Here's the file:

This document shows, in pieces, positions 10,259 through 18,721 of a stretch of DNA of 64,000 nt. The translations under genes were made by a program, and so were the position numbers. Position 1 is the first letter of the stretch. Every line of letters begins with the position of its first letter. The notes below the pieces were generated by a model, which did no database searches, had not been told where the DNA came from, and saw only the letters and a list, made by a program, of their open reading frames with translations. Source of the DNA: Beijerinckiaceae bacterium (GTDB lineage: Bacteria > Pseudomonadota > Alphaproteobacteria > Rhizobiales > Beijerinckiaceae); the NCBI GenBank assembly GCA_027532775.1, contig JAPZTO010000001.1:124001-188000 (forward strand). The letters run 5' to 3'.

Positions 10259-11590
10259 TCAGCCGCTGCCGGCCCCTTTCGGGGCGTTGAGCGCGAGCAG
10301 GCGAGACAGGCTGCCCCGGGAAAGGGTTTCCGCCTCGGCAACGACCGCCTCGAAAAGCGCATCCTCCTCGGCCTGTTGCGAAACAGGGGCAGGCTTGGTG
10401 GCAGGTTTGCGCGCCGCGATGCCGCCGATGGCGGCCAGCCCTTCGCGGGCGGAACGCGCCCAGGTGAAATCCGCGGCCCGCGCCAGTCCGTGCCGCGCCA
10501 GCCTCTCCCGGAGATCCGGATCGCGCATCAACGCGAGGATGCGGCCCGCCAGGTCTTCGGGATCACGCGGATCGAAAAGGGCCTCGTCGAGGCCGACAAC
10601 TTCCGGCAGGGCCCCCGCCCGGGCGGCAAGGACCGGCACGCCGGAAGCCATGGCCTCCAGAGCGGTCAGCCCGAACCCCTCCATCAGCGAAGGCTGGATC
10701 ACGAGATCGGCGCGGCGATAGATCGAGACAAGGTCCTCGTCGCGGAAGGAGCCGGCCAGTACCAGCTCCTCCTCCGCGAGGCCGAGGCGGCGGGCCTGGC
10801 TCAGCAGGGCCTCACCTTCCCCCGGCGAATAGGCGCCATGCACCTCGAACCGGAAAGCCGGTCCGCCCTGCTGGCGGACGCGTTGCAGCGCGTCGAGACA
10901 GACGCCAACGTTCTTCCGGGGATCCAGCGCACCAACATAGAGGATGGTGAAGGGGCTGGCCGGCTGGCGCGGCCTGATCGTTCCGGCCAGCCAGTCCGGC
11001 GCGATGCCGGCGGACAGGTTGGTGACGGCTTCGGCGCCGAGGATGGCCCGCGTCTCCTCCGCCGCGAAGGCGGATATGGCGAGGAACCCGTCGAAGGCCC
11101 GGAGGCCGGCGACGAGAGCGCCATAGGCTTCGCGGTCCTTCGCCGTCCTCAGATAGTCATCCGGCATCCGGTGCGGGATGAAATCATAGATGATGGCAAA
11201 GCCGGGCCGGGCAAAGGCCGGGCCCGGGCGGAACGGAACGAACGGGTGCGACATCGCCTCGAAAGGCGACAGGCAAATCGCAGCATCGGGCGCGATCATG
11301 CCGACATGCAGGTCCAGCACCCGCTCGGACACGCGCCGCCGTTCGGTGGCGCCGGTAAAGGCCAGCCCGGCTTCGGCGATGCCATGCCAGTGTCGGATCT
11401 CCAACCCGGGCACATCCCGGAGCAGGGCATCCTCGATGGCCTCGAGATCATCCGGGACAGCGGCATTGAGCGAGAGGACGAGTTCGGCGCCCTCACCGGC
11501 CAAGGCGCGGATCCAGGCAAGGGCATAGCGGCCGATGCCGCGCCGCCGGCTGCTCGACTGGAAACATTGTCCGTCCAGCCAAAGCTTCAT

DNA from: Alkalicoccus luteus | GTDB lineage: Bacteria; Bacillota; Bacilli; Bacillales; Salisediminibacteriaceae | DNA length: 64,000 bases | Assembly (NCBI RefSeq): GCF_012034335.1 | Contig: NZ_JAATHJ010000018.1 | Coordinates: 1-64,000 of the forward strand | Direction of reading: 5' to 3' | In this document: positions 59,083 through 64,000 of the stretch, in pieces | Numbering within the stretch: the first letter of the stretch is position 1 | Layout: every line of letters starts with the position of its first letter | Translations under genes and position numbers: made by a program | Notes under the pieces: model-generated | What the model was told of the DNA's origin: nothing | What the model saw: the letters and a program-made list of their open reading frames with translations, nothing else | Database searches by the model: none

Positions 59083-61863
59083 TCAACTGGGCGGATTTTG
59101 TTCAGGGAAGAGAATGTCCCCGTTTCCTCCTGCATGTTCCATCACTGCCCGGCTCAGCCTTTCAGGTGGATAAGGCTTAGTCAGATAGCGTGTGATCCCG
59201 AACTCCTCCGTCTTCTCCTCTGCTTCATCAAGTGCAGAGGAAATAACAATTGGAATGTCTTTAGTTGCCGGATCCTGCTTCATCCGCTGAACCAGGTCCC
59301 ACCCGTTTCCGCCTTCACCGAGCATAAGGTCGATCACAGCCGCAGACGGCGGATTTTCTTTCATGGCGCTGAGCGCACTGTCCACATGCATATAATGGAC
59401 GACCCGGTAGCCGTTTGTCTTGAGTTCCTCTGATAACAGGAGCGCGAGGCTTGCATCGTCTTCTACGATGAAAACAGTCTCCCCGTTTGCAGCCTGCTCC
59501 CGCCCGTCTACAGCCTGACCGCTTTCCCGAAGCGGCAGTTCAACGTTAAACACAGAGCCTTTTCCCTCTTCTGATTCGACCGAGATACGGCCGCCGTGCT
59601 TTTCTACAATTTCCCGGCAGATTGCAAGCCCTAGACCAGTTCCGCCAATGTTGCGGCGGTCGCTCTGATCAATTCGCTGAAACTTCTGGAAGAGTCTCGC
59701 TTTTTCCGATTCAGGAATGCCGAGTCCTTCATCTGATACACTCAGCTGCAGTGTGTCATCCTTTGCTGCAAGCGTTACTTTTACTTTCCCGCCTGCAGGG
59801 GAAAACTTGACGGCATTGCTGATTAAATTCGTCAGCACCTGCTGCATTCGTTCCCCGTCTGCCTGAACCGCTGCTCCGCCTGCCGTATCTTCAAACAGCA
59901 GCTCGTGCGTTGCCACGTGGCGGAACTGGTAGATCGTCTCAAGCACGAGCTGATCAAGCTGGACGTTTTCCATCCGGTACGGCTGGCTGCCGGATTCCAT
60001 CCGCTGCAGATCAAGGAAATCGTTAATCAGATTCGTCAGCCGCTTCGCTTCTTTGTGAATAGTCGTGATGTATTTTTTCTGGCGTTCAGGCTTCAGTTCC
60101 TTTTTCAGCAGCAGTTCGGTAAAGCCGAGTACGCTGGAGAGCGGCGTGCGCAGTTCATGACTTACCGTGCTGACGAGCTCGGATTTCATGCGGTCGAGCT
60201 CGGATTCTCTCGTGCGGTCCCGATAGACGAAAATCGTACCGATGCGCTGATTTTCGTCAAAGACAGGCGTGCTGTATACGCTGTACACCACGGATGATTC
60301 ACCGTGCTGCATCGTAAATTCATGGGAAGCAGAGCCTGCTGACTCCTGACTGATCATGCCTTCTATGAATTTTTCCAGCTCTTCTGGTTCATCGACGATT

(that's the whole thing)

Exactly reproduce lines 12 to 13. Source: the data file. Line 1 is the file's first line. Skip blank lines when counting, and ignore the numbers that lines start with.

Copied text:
11101 GGAGGCCGGCGACGAGAGCGCCATAGGCTTCGCGGTCCTTCGCCGTCCTCAGATAGTCATCCGGCATCCGGTGCGGGATGAAATCATAGATGATGGCAAA
11201 GCCGGGCCGGGCAAAGGCCGGGCCCGGGCGGAACGGAACGAACGGGTGCGACATCGCCTCGAAAGGCGACAGGCAAATCGCAGCATCGGGCGCGATCATG